Welcome to my blog, the story of my continuing journey into the World of Zombie Wargames.

Monday, 23 May 2016

Ship's Ahoy !

My three ships
So, following on from my regained piratical interest, I've dug out the three ships that were intended for my  first foray into 'pirate' wargaming. Bear in mind that these ships were all modelled about sixteen years ago and haven't really seen the light of day since then, save for a quick 'filler' post on this blog that can be seen here "Pirates-versus-zombies?"
 They're pictured from left to right in ascending order of completeness, the one on the right featuring in the above-mentioned post.
Time hasn't been that unkind to them and other than gathering dust, they've faired pretty well in their forgotten state.
The unfinished one - obviously
The first model shows the very crude building technique I used. The base is polystyrene foam, carved and filed to shape even if a little too pointy for the time  (period (1700's). The main hull sides being very thick (but softish) cardboard that would have planking inscribed into it.
All the other bits for the sides, back  and front-end decoration (I know all the technical terms) were added using a slightly thinker card. The base of the ships was covered
Still covered in sixteen year old dust
in wall filled and filed flat, so they are a little heavier than expected, but they are solid! Deck planking was achieved using the then equivalent of coffee stirrers (tapers), cut to size and glued in place directly onto the polystyrene (if memory serves). The deck hatches are all 'plastic canvas' and  edged with stirrer scraps, as are the windows in the back end (the blunt end for those technically minded). The ladders are scraps of plastic and masts and spars are all dowels of various sizes.firmly embedded into the base, I used some bbq skewers for railings and other 'trim'
I did wonder where my stock of cannon for this vessel had been , but all was revealed when I 'opened up' the cabin at the back, as can be seen in the picture.
The windows for the back cabin were the grating we all use for fences, from auto-repair work.
Doors, iirc were simply etched onto the card with coffee stirrer frames, unlike the first model where I'd left the doors as merely holes.
On this model the front cabin-space bit was left as a solid piece and the roof doesn't come off!
The blunt end.
My attempt at some form of decoration on the blunt end can be seen in the photograph, as can the card-framing of the windows in the rear cabin. 
The second vessel
The second model was in a far more advance state than I'd recalled (a pleasant surprise) and has a few more bits of detail worth pointing out.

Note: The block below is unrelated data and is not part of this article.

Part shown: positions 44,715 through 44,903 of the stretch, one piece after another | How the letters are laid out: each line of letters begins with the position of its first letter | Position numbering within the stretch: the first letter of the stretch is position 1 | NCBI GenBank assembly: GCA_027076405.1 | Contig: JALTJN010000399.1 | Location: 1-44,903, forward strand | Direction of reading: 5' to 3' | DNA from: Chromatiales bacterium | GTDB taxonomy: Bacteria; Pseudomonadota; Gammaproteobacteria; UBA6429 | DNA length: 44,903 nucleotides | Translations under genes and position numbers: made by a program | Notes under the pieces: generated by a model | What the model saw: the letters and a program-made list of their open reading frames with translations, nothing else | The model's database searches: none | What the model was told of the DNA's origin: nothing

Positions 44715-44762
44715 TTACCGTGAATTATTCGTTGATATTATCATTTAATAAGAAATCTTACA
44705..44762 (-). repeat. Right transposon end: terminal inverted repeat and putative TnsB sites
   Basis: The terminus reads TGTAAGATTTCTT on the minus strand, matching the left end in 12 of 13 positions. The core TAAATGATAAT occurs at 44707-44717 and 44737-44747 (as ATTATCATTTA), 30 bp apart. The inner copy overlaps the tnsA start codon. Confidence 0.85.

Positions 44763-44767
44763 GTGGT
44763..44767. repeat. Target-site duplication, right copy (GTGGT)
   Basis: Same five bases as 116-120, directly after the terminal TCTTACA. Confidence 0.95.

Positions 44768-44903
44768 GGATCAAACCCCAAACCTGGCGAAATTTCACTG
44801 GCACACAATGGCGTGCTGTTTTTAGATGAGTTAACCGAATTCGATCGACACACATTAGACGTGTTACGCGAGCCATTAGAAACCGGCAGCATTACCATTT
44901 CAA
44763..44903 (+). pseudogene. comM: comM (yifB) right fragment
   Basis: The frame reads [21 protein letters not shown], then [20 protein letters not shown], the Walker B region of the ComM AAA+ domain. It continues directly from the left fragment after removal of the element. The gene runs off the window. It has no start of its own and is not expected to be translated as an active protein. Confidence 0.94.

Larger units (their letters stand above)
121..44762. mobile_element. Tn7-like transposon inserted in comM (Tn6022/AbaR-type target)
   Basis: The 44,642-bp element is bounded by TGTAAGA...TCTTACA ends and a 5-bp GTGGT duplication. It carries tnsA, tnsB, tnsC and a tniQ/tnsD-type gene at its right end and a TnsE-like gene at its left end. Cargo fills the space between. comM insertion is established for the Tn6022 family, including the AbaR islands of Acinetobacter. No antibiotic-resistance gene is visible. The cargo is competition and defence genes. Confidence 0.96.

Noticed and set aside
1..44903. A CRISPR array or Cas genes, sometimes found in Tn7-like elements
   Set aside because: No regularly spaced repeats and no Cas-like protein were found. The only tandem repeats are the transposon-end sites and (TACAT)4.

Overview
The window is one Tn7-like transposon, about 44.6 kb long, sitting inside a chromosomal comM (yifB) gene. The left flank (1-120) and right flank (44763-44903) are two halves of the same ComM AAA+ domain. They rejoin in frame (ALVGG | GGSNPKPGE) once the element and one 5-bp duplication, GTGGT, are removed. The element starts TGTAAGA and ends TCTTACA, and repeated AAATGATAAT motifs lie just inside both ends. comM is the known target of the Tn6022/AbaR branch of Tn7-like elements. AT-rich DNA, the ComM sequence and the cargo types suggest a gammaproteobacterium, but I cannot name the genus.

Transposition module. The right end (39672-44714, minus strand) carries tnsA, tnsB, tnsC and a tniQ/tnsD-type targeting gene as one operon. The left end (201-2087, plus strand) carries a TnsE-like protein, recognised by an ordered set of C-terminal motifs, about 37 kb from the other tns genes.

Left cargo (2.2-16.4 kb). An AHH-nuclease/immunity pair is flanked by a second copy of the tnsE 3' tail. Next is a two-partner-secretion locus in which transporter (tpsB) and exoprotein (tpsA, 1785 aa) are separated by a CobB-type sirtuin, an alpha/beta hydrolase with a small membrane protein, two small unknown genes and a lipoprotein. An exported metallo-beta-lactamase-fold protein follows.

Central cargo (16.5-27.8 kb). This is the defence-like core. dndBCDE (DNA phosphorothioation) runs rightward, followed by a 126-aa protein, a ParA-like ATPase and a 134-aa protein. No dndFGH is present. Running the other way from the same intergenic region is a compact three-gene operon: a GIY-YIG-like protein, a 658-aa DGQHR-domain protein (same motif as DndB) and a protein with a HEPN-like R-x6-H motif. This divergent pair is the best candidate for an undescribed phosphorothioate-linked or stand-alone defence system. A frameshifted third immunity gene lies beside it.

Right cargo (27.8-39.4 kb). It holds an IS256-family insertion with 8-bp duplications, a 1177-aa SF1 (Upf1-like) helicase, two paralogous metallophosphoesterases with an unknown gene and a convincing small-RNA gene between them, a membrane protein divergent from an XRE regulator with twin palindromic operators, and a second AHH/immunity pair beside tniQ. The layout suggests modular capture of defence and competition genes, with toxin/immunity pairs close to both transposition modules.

There a few extra side railings, a balustrade (of sorts) embedded in the rear  and another balustrade-type thing on the upper rear deck. These were all made, more or less,using the same technique of cutting bbq skewers to a length, then filing the top to make a peg that fitted into previously drilled holes and glued into place. The protruding bit of peg was then cut off and filed to shape.
With top deck removed
Masts,  as said previously were solidly glued into place using filler and pva.
The rear cabin was left as one large space for ease and you can just make out that in this case I used plastic canvas once more, this time for the windows, as can be seen in the next photograph of the back end.
The etched planking can just about be made out on the rear-end photograph too, as can my feeble attempt at some decoration - prominent on nearly all ships, from what now I gather
The blunt end (rear of the ship)

Showing the top deck removed
The third ship (and the one most nearly in usable state) has three decks in the rear of the ships, all of which can be accessed.
No doors have been added to this model and I can't remember whether this was done on purpose or that it was yet again something that needed to be done.
The most awkward part of this build was the placing of the rearmost mast, as this would have to come down though the bottom cabin roof.
Bottom deck cabin
The 'problem was solved by a small part of the upper mast protruding beyond the deck bottom and a sleeve into which the upper part of the mast would fit, making a very solid 'join'
Most of which should be fairly obvious from the photograph, I hope.
 The separated three decks can all be seen on the photograph to the left and the assembled rear of the ship can be seen in the photograph below (again with a little attempt made at adding some decorative detail.